Same-sex marriage has been legal in Florida since Jan. 6, 2015. The issue is heading to the U.S. Supreme Court this summer, but in the meantime, marriage licenses are being issued to same-sex couples.
This week on Florida Matters, we will take a look at same-sex marriage in Florida. In this preview, Mike Reedy with Equality Florida and Alan Gassman, an attorney with Gassman Law Associates in Clearwater and author of The Florida Legal Guide for Same Sex Couples, discuss many of the questions facing same-sex couples as they consider tying the knot.
ALAN GASSMAN: They’re asking a lot of questions. There’s a lot of areas that have to be understood to avoid a haphazard situation.
CARSON COOPER: Mike Reedy, the U.S. Census counted around 50,000 same-sex couples in Florida back in 2010. Do you have any idea how many are married?
MIKE REEDY: We don’t. We know that the Williams Institute out of UCLA expects about 26,000 couples are going to get married within the first three years.
CARSON COOPER: I guess you can predict there will be many more marriages in Florida in the coming months.
REEDY: Absolutely. We had a huge response at the beginning on Jan. 6. Couples now, not only Florida residents, but also, those numbers I mentioned (from) the Williams Institute are very conservative. That’s not including anybody that’s going to come to the Sunshine State to get married.
COOPER: Marriage rates in the U.S. have been dropping. They’ve in fact reached historic lows in recent years. The recession gets some of the blame. Many couples are simply deciding they do not want to tie the knot for financial reasons. Same-sex couples face the same exact challenges, I would imagine, when it comes to things like finances and property and the like?
GASSMAN: Exactly. And while opposite-sex couples have taken it for granted that you get married at a certain age, you have children, you remain married, the same-sex couples have the option. They’ve been without marriage. Now their relationship can be recognized, but do they want to pay more taxes to the IRS? Do they want to lose some Social Security benefits? Do they want to possibly be disqualified from Medicaid? So they really need to think it through first, and decide whether they want to have a governmental marriage or maybe just a marriage in the eyes of themselves and their families.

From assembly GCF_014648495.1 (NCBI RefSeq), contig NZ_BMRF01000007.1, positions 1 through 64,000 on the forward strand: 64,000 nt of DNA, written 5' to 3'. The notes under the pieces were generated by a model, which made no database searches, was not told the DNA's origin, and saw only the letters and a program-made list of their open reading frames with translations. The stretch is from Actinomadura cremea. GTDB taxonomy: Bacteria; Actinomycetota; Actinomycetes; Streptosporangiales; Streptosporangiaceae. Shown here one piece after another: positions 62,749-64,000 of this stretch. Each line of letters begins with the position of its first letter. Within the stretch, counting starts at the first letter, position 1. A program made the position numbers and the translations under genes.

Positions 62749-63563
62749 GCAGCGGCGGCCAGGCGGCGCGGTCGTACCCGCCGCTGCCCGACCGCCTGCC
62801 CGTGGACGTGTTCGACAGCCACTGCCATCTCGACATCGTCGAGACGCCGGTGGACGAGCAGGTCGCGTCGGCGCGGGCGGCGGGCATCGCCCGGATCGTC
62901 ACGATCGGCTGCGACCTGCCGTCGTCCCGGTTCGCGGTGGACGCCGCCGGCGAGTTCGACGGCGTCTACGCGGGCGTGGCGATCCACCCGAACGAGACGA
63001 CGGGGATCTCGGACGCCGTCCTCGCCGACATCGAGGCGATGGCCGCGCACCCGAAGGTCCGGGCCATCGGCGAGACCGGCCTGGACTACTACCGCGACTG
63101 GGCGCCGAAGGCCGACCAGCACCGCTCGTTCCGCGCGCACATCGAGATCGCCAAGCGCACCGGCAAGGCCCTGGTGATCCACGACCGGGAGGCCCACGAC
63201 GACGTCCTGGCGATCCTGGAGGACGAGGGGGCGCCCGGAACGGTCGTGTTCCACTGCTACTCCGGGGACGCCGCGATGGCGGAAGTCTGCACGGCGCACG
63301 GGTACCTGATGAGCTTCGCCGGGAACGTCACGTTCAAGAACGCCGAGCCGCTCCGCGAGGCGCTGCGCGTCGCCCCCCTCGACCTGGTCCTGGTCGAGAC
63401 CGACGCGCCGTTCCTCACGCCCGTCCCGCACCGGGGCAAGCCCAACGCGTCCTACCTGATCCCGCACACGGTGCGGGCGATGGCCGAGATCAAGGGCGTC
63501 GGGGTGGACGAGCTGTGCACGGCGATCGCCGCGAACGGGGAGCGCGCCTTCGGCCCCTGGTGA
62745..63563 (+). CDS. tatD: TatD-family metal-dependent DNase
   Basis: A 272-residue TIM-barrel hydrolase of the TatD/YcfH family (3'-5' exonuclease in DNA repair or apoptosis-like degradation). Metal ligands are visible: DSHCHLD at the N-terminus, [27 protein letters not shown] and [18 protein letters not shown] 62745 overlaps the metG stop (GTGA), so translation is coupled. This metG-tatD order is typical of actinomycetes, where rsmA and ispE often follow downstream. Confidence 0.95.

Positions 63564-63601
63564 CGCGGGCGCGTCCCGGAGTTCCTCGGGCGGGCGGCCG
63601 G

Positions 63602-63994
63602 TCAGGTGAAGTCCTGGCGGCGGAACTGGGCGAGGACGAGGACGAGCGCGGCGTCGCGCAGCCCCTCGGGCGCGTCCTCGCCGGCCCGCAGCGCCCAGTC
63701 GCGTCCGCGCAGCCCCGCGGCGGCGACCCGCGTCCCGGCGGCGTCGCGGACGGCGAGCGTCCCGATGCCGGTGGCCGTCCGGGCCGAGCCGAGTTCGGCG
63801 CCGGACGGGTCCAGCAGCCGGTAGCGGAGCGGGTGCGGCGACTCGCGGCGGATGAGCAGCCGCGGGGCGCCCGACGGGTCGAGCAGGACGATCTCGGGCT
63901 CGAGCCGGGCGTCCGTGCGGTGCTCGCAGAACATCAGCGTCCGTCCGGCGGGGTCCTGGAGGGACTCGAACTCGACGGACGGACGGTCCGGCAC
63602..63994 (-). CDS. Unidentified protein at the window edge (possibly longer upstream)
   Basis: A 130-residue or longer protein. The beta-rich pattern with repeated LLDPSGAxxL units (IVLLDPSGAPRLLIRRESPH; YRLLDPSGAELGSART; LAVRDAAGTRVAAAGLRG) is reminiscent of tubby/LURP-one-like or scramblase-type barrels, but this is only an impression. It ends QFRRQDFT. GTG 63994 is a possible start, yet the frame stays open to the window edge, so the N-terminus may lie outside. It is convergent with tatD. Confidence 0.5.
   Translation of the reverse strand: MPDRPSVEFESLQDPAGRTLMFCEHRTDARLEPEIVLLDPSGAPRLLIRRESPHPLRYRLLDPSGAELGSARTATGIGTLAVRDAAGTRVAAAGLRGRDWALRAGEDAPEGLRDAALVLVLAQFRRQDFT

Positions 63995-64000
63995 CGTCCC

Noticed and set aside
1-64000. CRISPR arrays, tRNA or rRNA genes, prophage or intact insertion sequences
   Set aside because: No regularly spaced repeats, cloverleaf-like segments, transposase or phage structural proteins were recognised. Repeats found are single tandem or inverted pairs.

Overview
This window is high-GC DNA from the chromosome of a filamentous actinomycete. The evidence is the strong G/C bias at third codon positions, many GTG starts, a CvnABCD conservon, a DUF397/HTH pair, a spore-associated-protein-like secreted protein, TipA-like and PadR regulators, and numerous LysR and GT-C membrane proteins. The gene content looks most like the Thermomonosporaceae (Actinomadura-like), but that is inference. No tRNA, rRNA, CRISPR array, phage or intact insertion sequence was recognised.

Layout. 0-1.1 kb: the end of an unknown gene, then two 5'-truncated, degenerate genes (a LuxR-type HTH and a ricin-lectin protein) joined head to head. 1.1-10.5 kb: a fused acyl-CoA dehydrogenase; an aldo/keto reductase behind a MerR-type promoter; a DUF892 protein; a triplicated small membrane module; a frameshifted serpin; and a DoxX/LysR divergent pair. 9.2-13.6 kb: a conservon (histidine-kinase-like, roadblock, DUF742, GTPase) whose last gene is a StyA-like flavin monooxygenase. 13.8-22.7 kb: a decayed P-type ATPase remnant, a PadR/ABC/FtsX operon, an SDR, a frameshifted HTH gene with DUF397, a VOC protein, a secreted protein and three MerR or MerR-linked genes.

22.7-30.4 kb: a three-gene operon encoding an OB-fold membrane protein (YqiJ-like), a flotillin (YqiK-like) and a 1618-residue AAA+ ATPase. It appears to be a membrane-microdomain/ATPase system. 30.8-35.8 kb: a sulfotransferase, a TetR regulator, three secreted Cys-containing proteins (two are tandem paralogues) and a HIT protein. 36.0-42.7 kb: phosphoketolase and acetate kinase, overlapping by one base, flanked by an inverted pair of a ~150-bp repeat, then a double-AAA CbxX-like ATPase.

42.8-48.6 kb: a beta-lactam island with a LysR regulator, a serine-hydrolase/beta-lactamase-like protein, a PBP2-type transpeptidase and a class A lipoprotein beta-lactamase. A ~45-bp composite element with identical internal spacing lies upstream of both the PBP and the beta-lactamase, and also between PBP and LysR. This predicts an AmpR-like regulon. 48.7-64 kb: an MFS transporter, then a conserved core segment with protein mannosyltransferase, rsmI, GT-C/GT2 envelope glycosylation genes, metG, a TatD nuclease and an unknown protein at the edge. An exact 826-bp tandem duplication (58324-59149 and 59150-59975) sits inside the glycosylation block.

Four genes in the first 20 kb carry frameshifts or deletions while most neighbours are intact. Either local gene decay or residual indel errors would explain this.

COOPER: Mike Reedy, because same-sex couples can now be married, are some couples, would you say, ignoring that part of the aspect? I mean, this is a marriage, it’s a contract. There are obligations and risks, you could say.
REEDY: Absolutely. We’ve heard kickback of now that marriage is here, we should eliminate domestic partnerships, and I’m sure Alan can chime in on what that means from a legal perspective, but we have always advocated for marriage equality. We believe that it’s a civil right. But not every single person who is a part of the LGBT community is looking to get hitched, let alone right this year.
COOPER: Right…divorce rates have gone way up in recent years. If the Supreme Court does clear the way for good for same-sex marriage, would that put to rest any lingering questions about gay divorce?
GASSMAN: I would think it would eventually. I’m sure that the states would fight it initially, but eventually there will be the ability to divorce.
COOPER: There have been attempts now, it’s kind of confusing, because you can be married in Vermont but it’s a civil union in Delaware, it’s something else in another state, you’re not recognized at all in Pennsylvania, and so on. Now back in December, Mike Reedy, a Broward County judge granted the first same-sex divorce in Florida history. They were married back in 2002, I believe in Vermont.
REEDY: Absolutely. It was an estranged marriage. For so many people, marriage can be one of the most uplifting things. It can solidify the love and support that someone has, but as we know with any couple, sometimes we need to separate that. And legal protection on both sides of this issue, in both marriage and divorce, needs to be solidified nationwide.